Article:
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Kubo Formula for Quantum Hall Effect

I'm trying to understand the Kubo Formula for the electrical conductivity in the context of the Quantum Hall Effect. My problem is that several papers, for instance the famous TKNN (1982) paper, or ...
29
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What different approximations yield Gravitoelectromagnetism and Weak Field Einstein Equations?

This question is inspired by this answer, which cites Gravitoelectromagnetism (GEM) as a valid approximation to the Einstein Field Equations (EFE). The wonted presentation of gravitational waves is ...
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Can a gym be built to supply electricity to homes? [closed]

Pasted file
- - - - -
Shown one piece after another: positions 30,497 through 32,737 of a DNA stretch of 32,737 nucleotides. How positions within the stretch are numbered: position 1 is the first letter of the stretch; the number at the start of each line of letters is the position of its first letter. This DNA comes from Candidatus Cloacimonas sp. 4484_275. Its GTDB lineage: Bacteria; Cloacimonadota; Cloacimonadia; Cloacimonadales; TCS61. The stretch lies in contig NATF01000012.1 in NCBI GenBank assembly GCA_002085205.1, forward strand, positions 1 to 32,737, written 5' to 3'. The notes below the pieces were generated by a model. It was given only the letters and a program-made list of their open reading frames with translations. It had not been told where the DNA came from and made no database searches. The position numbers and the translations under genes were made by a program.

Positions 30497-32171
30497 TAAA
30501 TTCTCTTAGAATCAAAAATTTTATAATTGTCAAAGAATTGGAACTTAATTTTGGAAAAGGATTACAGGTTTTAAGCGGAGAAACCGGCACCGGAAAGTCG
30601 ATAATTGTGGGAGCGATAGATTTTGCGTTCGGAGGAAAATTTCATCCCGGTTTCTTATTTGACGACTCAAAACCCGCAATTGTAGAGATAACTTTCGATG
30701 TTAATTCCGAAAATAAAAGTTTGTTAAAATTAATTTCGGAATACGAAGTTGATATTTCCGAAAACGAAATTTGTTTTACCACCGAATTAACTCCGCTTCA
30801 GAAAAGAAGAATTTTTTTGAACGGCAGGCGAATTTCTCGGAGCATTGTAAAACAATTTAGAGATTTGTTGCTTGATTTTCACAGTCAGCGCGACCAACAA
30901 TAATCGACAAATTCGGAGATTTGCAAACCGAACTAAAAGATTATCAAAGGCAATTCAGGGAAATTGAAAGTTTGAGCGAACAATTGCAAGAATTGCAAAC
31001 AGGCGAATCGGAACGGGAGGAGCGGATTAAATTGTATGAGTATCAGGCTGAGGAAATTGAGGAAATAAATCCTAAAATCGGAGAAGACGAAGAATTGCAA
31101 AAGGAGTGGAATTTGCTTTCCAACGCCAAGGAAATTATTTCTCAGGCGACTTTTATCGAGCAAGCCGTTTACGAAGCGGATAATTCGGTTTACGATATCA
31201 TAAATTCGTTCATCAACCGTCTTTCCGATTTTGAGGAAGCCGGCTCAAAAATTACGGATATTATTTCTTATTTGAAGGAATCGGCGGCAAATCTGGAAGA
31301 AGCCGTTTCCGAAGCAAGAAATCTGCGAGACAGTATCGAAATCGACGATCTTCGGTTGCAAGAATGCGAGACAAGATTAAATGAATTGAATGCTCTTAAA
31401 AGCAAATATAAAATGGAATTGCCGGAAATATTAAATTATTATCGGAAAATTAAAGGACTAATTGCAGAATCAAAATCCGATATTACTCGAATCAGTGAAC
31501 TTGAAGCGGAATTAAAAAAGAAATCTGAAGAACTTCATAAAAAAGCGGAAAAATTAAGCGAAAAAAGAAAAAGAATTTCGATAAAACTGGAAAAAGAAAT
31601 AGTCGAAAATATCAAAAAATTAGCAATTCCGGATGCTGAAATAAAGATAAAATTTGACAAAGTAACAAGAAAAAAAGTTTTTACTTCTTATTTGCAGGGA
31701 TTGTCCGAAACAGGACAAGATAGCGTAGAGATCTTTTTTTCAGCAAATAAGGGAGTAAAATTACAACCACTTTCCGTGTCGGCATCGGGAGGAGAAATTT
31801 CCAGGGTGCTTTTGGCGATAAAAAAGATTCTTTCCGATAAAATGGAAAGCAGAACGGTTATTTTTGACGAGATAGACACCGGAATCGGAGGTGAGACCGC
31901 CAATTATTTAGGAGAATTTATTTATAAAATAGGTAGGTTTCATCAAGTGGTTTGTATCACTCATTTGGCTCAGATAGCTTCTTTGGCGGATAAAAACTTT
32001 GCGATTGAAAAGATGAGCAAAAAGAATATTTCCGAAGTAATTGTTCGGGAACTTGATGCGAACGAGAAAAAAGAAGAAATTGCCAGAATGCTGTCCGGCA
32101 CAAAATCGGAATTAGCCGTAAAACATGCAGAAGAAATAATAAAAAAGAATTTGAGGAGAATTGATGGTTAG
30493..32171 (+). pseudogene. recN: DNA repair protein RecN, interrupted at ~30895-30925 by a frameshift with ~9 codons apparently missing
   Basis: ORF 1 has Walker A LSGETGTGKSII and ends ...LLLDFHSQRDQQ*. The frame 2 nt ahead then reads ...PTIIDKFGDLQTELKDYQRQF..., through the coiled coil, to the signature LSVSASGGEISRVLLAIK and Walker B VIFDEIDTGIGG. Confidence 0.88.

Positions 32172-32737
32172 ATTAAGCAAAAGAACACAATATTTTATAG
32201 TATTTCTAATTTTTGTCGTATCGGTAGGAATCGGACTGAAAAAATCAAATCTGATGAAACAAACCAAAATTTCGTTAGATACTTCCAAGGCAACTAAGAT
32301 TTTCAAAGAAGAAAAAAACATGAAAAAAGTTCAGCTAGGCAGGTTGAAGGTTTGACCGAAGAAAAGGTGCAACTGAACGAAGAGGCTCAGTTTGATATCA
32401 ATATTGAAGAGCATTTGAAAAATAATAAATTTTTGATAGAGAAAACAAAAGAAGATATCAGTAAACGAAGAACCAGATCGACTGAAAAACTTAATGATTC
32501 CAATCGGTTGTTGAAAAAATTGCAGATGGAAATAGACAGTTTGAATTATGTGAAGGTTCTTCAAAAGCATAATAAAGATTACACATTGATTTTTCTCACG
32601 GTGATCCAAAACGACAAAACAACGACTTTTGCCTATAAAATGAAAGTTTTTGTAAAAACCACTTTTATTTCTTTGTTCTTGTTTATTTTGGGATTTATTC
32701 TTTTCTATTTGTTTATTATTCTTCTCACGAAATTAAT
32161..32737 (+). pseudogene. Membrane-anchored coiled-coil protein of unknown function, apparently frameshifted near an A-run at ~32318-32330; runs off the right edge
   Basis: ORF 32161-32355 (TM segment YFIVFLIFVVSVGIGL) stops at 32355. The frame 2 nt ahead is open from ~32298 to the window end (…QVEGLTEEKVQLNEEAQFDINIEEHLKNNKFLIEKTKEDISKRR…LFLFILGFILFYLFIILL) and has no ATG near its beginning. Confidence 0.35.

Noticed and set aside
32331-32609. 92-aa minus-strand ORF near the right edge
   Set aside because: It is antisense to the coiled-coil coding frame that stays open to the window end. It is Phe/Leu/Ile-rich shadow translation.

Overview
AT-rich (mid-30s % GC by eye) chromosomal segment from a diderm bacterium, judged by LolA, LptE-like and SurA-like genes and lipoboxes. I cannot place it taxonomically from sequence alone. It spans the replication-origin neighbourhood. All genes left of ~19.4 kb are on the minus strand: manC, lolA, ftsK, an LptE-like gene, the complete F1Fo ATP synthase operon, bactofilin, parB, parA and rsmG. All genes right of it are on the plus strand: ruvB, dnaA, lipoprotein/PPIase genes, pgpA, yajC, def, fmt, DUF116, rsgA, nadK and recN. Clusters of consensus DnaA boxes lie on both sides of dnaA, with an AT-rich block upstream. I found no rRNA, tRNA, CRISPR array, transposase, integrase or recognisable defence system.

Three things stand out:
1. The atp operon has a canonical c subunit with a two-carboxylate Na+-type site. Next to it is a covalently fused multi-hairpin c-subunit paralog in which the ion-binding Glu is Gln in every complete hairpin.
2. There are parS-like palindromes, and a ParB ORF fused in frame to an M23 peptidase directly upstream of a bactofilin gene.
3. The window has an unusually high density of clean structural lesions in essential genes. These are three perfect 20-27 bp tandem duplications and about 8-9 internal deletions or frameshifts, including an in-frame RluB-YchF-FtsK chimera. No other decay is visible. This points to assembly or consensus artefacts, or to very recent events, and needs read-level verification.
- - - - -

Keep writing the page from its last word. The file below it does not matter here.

A moving magnet induces a current in a conductor, then shouldn't we be able to generate electricity through manual labour? I was thinking about building a gym that used magnets as weights. People ...
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Is a suit that hides a soldier's heat signature fundamentally possible?

I recently played "Crysis", a game where the protagonist wears a suit that allows the player to hide both himself and his heat signature. Then I watched Iron Man 3, where a kid suggests that Tony ...
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Basis for the Generalization of Physics to a Different Number of Dimensions